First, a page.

With news that the St. Louis Cardinals are pursuing Josh Donaldson, the desire to find an impact power bat outside of the organization, and the willingness to pay up for it are apparent. If they do manage to bring in a top-tier slugger, then they don’t need to trade Matt Carpenter, they need him to return to his former self.
It seems so long ago that Matt Carpenter was a staple hitter on the St. Louis Cardinals. He would hit with excellent discipline and timing, and had a great knack for being patient and extending at-bats. He almost reached a .300 batting average over 300+ plate appearances, then hit .318 in 2013 while leading the league in hits with 199 and recording a solid 13.7% K rate.
After that season, his average took a small dip, but improved his vision at the plate on the way to 95 walks drawn, which was third in the majors, and ahead of sluggers like Giancarlo Stanton, whom pitchers encounter with great care.
Stanton was intentionally walked 24 times that season, while Carpenter was only intentionally walked twice. Clearly, his acumen as a contact hitter was expanding, and he sported one of the best eyes in the league.
But the St. Louis Cardinals had offensive problems that year. They hit only 105 home runs that season, which was the second-lowest total in the majors that year, and the team was struggling to score runs as a result.
Suddenly, we see a deviation in Carpenter’s approach at the plate, as he takes it upon himself to become the power hitter that the Cardinals needed. He starts swinging more and tries to hit for power instead of continuing to develop his elite contact approach.
On paper, there wasn’t a huge drop off in Carpenter’s performance. If anything, there are many who would argue that his 2015 and 2016 seasons were his best production wise. However, the power didn’t particularly do much for the team, nor did it make Carpenter a more threatening hitter, drawing only six intentional walks in his 2016 All-Star campaign. Despite being able to increase his power, he had to turn away from the things that made him unique.
|Hits||Runs||RBI’s||K%||BB%||BABIP||Soft Hit%||Med Hit%||Hard Hit%|
Notably, his total number of hits has steadily declined as his hard hit ball percentage has risen. While this would normally be productive, his added power has only been detrimental to his BABIP for the most part. On top of that, the elite discipline that made Carpenter an excellent lead off hitter slowly deteriorated, despite still drawing walks.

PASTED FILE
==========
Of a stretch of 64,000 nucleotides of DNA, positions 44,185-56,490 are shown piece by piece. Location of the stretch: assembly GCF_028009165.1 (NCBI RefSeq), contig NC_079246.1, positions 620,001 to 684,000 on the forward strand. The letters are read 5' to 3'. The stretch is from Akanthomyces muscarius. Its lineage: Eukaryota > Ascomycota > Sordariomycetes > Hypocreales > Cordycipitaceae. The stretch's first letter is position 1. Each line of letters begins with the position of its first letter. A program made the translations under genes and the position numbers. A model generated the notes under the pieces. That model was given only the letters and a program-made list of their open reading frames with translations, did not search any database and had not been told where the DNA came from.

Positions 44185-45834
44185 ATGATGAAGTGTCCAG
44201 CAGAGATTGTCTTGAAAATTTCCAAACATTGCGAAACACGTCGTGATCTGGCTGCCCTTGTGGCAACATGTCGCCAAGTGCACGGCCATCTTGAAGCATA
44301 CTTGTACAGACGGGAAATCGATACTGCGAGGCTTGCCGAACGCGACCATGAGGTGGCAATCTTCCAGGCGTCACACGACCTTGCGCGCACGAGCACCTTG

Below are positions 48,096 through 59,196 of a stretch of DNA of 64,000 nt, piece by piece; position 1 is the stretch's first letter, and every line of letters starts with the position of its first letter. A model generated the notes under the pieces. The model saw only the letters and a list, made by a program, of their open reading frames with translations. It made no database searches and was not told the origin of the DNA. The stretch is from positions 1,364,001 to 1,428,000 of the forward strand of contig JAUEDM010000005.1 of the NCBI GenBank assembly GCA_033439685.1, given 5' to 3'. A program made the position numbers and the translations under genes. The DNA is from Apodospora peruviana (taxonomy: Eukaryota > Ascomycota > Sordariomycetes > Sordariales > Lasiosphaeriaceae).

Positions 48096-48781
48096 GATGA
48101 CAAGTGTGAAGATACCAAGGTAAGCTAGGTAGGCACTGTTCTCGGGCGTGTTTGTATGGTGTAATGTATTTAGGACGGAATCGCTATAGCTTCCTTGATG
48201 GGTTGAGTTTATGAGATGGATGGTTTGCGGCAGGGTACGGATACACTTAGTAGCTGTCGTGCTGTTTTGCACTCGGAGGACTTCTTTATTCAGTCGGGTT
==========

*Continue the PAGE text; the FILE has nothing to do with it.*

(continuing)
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While his RBI production has risen somewhat as well, it hasn’t made nearly as much of an increase as it should have based on his movement in the lineup and focus toward power.
Carpenter took it upon himself to transform himself as a player in order to try and fit the needs of the team, which is an admirable excursion and a show of loyalty. However, Mike Matheny and John Mabry should have never put Carpenter in that position in the first place because that’s not what Matt Carpenter is built to do. That’s not the Matt Carpenter that we saw budding just four years ago.
The change is no more apparent than in Carpenter’s approach at the plate. Despite drawing walks, Carpenter has become far more swing-happy to acquire only mediocre power (via Fangraphs).
|2013||Cardinals||22.4 %||51.0 %||37.0 %||75.9 %||94.4 %||88.9 %|
|2014||Cardinals||17.4 %||46.4 %||32.8 %||74.5 %||95.0 %||89.9 %|
|2015||Cardinals||22.4 %||55.0 %||38.6 %||65.6 %||86.0 %||80.0 %|
|2016||Cardinals||22.5 %||56.3 %||38.3 %||59.7 %||93.1 %||82.7 %|
|2017||Cardinals||18.6 %||51.8 %||33.9 %||65.5 %||89.4 %||82.3 %|
It is clear that there has been pressure placed on Carpenter that wasn’t present earlier in his career, and that pressure has deviated him away from the things he does best at the plate. Without others around him, Carpenter feels that he must produce on its own instead of getting hits and reaching base while allowing others to drive him in.
In particular, Carpenter’s ability to control where he hits and his ability to hit to all fields on any location. Now, he has become a batter who simply looks to swing as hard as he can and pull every pitch to maximize pop.
|2013||Cardinals||36.6 %||37.4 %||26.0 %|
|2014||Cardinals||31.9 %||43.4 %||24.6 %|
|2015||Cardinals||39.3 %||36.8 %||23.9 %|
|2016||Cardinals||48.1 %||32.8 %||19.1 %|
|2017||Cardinals||47.2 %||31.4 %||21.4 %|
This further supports the idea that Carpenter was either tasked with or put the pressure on himself to increase his power output because of how poorly the team is constructed and managed. There is no doubt that Matt Carpenter wants the St. Louis Cardinals to win, and he has made sacrifices to try and help that. At some point, he needs some offense around him.
And that’s were a guy like Josh Donaldson comes in. With an established power bat to anchor together the young slugging core of Paul DeJong and Jose Martinez, Carpenter’s return to his approach in his early days would make for the perfect reliable lead off hitter for this team (that Dexter Fowler will never be), as he should have been this whole time.
To be honest, I would much rather see Carpenter revert to his 2013 approach even if the St. Louis Cardinals do not see any roster changes this off-season. At the end of the day, the numbers that Carpenter puts up as a power hitter are pedestrian, while he can lead the league in hits and walks with the proper approach.
I understand that people want to start over, and that Matt Carpenter serves as an ideal trade piece to many. But for the time he has spent and the things he has done for the organization that have gone unrecognized, I believe allowing him to play the way he excels at is the best thing for the Cardinals and what Matt Carpenter deserves.